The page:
Fast Car

JAMIE TONKS

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How did you get into motorsport?

For the last 15 years I had been a regular track day enthusiast doing as many as 25 a year all over the UK and Europe through the main British organisers. But after a chance meeting with a driver coach and BTCC race engineer in 2019, a conversati­on of doing something more competitiv­e was discussed. Following this a pre-arranged test with a Civic Cup race team was organised, where I was instantly on what was considered front running pace, so we went about planning to compete in 2020 for the first time.

Have you raced in any other series?

So far only the Civic Cup, which is organised by Maximum Motorsport.

What has been your racing career highlight so far?

During my first event in July 2020, in incredibly wet conditions, I qualified third. It might not sound much, but we were so happy that in the worst possible conditions with severe rain, in a car with semi-slick tyres, we were instantly able to run towards the front. We finished the race fourth, however I showed that even in your mid 30s you can give something a go and make a good effort of it.

Which is your favourite circuit to race on and why?

Thruxton. There is only one way to drive Thruxton – flat out! The whole lap is just amazing. Church Corner flat out is something that takes commitment, bravery and amazing skill. 20 Civics bunched up two and three wide through the fast corners at 125mph is why I made the step up to go racing.

You currently race an EP3 in the Civic Cup series, what’s that like?

230bhp, 1200kg. Doesn’t sound amazing, however, engineered by some super talented people with some seriously fast drivers and sticky tyres, they are an absolute riot to drive. They reward commitment and are actually quite intimidati­ng the first time you drive one, but once you get comfortabl­e with how direct the front is and how loose the rear is, they can deliver super close racing and great lap times.

What is the best thing about racing in Civic Cup?

The standard is super high with a large proportion of the grid capable of winning. The Championsh­ip organisers have a great pyramid system with the Civic Cup, VW Cup, and the TCR TCT trophy all providing natural progressio­n. Due to how competitiv­e the series is, I honestly think if you can win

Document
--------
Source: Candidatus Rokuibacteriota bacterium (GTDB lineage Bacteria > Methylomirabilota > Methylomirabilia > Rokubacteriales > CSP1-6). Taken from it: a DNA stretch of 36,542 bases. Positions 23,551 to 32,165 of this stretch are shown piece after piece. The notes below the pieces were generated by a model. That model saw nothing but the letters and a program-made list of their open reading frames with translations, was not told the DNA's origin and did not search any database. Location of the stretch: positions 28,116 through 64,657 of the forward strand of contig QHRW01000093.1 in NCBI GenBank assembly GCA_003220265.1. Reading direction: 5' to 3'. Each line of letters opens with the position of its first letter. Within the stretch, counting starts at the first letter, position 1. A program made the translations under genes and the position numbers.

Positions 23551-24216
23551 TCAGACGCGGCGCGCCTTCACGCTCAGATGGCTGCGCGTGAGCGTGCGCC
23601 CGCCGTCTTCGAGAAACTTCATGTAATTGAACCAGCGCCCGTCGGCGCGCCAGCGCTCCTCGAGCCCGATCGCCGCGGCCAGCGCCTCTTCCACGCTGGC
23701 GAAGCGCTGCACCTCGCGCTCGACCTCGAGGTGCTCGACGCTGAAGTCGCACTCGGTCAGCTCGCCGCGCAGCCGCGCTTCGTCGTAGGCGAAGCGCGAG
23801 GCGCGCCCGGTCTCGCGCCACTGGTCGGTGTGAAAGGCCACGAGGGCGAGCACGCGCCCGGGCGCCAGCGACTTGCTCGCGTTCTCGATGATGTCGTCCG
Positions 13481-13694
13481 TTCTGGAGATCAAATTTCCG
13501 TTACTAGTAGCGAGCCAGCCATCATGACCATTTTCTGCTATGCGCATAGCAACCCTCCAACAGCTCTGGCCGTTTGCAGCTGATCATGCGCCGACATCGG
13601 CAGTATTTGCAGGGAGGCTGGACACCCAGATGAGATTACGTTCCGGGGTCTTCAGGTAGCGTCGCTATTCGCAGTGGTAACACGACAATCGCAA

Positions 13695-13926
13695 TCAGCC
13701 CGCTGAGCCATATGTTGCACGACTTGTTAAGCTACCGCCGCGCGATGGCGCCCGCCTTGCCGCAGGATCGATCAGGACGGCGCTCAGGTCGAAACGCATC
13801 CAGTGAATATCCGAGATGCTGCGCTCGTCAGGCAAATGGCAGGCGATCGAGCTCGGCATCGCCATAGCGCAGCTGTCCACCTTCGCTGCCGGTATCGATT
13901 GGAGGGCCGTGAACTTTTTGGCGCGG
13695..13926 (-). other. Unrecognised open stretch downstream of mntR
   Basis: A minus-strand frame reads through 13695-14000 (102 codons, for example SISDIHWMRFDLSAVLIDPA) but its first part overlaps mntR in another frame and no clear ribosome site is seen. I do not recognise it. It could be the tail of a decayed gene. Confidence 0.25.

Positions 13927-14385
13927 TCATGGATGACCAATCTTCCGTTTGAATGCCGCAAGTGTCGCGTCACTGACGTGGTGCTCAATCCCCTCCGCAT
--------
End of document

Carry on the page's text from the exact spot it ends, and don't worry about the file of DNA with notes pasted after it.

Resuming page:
in Civic Cup you can win in lots of other championsh­ips, as previous winners have shown over recent times.

How does your race car compare to a standard road version?

All the control parts are available for people to put on their road car. However, with no compromise to setup and the cars always in top condition, they are quite a bit faster than a road-going version.

If you could race in any car or series, what would it be?

I’d really like to race in the TCR championsh­ip. As we share the race meeting with them I can’t believe how fast they are and the standard of the front running drivers is impressive. Also, one day I have a huge desire to race at the Nürburgrin­g 24 hour race.

How do prepare yourself for race day?

Luckily for me I have a great support group around me of my wife Rachel, friends Carl and Rachel and tuners Area Motorsport who look after me and the car, so all I have to do is worry about driving. I tend to take the day easy. Drink lots of water and keep myself focused on starting the race well.

What advice would you give to anyone wanting to get into racing?

Just go and do it! I spent about 15 years thinking about doing it and should of given it a go sooner. There are so many series in the UK run by great organisers designed to reflect different situations, budgets and levels of commitment, all of which give that thrill and sense of competitio­n from racing a Citroen C1 to a British touring car.

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